On the other hand, not all the kings of those times had such a massive vision and most even didn’t feel the need for one.

For example, Mughal Emperor Shah Jahan built Taj Mahal in a short span of 20 years and it just took 15 years for the Red Fort to be built. Ironically, with all our modern day technology, research, and resources; the Chenab River Railway Bridge in J&K is going to take more than 15 years to complete & the Navi Mumbai International Airport is still on paper even after 19 years of idea-conception.

Objectives and Motives Of Investors

Modern startups give a different number for long term investment: for them the best time to get an exit is at 10 years and they apparently exist to exit.

In the current world, no one has the patience and liberty to stay for a couple centuries like our forefathers. Is this word exit a twenty-first-century term that didn’t exist in the past? It is not very likely and what it all boils down is to the objective of investing.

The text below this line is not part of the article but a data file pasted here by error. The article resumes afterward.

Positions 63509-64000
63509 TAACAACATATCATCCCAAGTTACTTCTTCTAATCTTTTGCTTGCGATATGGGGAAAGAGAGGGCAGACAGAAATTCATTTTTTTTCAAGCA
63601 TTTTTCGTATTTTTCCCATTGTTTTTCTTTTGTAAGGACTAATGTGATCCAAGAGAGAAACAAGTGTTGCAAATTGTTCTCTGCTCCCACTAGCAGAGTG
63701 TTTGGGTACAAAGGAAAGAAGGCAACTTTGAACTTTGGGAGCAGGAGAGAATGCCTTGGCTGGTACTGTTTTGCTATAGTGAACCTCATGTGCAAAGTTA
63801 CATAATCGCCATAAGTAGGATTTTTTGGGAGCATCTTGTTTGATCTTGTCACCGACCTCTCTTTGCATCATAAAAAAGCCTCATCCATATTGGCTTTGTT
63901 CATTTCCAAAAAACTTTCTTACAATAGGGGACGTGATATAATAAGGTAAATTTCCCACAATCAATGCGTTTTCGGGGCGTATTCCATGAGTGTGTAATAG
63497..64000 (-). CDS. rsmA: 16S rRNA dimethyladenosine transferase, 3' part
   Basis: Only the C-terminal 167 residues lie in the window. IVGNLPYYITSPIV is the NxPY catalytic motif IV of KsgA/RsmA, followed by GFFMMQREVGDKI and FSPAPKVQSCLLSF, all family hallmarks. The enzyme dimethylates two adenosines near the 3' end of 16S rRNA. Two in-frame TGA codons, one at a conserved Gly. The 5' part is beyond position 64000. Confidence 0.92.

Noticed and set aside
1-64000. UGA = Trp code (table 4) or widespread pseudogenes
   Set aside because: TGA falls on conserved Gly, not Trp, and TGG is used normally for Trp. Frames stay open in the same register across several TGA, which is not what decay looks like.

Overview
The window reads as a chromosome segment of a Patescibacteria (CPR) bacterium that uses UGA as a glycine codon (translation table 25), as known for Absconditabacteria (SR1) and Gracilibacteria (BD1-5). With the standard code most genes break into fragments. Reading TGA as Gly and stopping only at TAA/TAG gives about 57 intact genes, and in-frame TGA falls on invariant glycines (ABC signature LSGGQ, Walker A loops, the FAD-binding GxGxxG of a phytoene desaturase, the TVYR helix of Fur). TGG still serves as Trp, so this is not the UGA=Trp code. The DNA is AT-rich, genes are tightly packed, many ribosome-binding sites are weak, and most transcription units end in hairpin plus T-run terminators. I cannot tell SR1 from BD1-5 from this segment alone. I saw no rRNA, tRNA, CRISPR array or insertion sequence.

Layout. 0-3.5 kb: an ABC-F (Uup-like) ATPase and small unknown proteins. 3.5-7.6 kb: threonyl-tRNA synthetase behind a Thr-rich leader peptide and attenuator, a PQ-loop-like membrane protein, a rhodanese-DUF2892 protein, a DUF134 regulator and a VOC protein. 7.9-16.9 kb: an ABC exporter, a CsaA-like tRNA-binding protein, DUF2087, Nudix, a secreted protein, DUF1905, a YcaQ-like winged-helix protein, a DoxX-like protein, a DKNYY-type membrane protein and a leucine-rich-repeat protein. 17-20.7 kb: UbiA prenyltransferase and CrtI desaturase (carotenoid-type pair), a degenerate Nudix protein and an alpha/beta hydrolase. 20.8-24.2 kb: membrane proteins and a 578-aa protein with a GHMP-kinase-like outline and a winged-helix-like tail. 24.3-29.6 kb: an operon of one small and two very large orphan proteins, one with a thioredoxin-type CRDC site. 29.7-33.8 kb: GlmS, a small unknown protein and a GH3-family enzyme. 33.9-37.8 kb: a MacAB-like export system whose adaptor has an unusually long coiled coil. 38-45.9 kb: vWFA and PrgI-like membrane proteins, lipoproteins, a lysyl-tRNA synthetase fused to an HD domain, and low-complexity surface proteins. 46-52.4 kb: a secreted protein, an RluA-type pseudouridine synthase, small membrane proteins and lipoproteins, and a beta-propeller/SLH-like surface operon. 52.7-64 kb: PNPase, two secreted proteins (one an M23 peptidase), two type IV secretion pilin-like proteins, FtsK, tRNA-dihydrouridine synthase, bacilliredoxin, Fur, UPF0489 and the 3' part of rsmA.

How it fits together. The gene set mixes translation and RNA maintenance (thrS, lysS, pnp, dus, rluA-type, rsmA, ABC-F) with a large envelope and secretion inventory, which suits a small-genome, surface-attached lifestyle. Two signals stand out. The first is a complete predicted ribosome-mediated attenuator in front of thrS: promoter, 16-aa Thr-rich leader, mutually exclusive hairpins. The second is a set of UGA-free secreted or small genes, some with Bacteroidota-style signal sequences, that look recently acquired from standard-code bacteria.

The objectives according to me could be:
1) Immediate returns/creating multiples in a shorter time.
2) For being part of something new that will change the future.
3) For consolidating more power.

These objectives could stand the test of times of centuries and there is nothing wrong in any of the above objectives. But one needs to be clear on his/her priority as an investor. More importantly the project or individual on whom this investment is being made also needs to be aware of their objective and when both of them have a synergised objective is when you get maximum returns.